Which game had the bigger crowd and the better atmosphere, and which hat-trick do you think will be remembered in twenty years’ time, or even next year?

Test cricket is not dying, but in many ways it has failed to grow at the same rate as the sport’s newer versions, the one-day game and Twenty20. The Ashes, starting in Australia in November, are close to selling out, and most England Test tours are a major event for the Barmy Army.

Christmas and New Year Tests in Australia, regardless of the opponent, attract big crowds and massive TV ratings.

Day-night Test matches are increasingly becoming part of the mix. The first two at Adelaide in the past two years have attracted large crowds and healthy television audiences. England’s first day-night Test – against West Indies at Edgbaston in August – has also been seen as a success, despite the visitors losing two days early.

While the boards will continue to pursue the commercial imperatives of day-night Tests, there are still bugs to be sorted out, the biggest being that the players simply don’t like playing with a pink cricket ball in changing light conditions.

We are yet to see how the popularity of “pink ball” Tests withstands either a dull fifth-day draw or the frustrations of constant rain interruptions. Not once, in the four day-night Tests played in Australia and England to date, has a match extended into a Monday evening.

The biggest threats to the viability of Test cricket have arisen with the exponential growth in the number of matches played in the past three decades, in which period the number of Test teams has grown from seven to ten (and soon to twelve).

Traditional encounters like the Ashes or India’s home Tests remain popular, and indeed have grown in popularity with the extended reach of live television and the internet.

Other series have failed to deliver the same growth. It’s difficult to argue, for example, that the rivalry between South Africa and Bangladesh (who have just completed a lop-sided two match series) is dying off when it never existed in the first place.

But there needs to be a reason for being if Test cricket is to be more than just the cash cow of a handful of nations.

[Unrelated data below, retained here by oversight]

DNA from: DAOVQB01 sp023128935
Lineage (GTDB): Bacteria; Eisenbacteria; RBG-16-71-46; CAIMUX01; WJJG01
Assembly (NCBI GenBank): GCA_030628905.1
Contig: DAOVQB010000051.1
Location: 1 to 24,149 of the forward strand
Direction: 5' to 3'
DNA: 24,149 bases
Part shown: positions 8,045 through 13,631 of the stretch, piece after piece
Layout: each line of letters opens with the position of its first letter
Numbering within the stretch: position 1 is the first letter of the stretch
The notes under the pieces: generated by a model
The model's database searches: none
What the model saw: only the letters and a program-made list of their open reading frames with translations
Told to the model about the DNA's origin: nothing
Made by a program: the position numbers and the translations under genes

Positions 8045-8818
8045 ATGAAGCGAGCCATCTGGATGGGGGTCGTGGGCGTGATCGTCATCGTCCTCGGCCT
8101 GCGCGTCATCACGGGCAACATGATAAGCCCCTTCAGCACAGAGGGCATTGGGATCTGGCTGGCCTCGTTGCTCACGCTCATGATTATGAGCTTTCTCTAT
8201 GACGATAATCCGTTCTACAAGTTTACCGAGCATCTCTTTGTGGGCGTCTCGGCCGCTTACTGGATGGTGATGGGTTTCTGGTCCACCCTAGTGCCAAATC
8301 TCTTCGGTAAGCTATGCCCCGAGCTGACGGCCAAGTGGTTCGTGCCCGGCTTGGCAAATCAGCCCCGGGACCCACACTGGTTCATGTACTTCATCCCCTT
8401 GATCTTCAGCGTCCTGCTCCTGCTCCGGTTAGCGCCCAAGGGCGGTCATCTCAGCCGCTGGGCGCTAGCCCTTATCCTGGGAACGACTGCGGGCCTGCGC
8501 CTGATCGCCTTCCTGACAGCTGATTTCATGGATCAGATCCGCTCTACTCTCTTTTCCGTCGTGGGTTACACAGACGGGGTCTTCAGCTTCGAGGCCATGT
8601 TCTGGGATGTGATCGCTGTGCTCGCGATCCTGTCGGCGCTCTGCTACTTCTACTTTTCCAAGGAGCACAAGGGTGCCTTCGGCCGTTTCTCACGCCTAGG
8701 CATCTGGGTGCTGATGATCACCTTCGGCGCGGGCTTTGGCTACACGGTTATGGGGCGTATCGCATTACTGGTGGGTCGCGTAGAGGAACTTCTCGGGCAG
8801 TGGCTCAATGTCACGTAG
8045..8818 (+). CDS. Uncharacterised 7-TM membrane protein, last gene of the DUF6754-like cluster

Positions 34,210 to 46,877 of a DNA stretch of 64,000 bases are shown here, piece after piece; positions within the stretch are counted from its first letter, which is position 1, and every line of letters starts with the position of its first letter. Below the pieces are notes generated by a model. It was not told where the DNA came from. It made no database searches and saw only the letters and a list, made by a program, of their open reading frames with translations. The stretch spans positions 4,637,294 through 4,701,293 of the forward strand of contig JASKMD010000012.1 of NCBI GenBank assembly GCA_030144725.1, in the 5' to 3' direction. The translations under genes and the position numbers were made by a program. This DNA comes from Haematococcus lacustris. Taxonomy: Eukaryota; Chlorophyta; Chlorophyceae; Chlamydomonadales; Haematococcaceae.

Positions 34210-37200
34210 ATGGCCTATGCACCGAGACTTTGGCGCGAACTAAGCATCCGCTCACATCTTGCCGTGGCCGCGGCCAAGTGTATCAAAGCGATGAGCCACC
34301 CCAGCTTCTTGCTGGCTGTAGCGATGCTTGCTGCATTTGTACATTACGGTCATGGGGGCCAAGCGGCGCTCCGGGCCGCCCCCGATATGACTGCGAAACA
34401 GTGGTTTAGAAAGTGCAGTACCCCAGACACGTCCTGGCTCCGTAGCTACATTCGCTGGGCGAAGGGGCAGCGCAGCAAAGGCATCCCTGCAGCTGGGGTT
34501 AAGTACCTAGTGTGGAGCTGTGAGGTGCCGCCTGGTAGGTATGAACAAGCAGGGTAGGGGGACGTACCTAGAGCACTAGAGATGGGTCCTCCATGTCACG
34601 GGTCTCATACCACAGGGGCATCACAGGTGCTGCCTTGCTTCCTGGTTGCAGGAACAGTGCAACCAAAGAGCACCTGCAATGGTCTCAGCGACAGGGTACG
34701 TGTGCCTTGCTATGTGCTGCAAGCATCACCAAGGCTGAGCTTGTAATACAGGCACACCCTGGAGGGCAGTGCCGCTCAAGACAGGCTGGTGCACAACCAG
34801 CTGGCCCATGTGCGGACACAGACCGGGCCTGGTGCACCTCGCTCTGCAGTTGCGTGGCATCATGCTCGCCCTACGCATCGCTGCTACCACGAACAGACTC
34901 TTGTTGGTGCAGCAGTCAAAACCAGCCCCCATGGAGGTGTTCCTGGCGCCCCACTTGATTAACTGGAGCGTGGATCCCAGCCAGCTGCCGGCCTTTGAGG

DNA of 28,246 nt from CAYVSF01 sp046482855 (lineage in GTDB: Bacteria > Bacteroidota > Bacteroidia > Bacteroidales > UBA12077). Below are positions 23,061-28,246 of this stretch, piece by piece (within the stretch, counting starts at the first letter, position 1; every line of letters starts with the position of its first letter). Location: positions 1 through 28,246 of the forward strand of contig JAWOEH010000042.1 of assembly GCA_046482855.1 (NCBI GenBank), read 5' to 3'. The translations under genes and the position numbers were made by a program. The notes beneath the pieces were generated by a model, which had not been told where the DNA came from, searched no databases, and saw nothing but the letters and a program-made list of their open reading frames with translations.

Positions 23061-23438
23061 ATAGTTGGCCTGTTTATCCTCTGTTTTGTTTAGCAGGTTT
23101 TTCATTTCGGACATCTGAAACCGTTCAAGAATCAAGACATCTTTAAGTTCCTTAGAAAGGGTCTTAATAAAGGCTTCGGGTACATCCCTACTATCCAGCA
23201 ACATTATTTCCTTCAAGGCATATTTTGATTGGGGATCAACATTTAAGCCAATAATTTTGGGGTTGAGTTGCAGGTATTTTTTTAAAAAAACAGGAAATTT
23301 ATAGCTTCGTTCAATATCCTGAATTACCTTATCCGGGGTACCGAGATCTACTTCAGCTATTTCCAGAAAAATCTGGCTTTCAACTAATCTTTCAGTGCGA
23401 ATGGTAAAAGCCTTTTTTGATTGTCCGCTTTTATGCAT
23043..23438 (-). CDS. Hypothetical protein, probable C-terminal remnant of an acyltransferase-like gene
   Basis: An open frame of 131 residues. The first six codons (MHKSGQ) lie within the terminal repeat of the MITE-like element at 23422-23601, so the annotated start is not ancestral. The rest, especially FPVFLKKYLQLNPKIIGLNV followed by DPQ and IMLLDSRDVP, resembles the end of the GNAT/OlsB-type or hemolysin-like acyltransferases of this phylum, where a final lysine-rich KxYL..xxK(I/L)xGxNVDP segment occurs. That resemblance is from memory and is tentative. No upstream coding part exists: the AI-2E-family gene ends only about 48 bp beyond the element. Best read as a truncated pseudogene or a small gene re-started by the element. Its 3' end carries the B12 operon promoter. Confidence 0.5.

The International Cricket Council (ICC) board is meeting in New Zealand later this week and is set to approve a World Test Championship structure that would involve the nine leading Test teams playing each other in a two-year cycle beginning in 2019 with the top two meeting in a Final at Lord’s in 2021.

Exactly how this would function in the instance of India’s fixture with Pakistan is not clear, but it otherwise guarantees each team a minimum number of Tests, with competition points up for grabs in each series.

This would mean, for example, that Bangladesh would have split competition points with Australia in their recent 1-1 Test series, but would have taken none from their 0-2 loss to South Africa last week. Every Test would have some degree of broader context.

Test cricket deserves to survive, and will, alongside Twenty20 just as the marathon is as much a part of the athletics calendar as the 100 metres sprint. It will never be the major money-earner of the game, that is the role of Twenty20 these days.

But the advent of a functional world Test league, together with some smart scheduling including the occasional day-nighter, will reinforce the five-day game’s unique place in world sport.

(This article was first published on October 9 2017 by iSportconnect).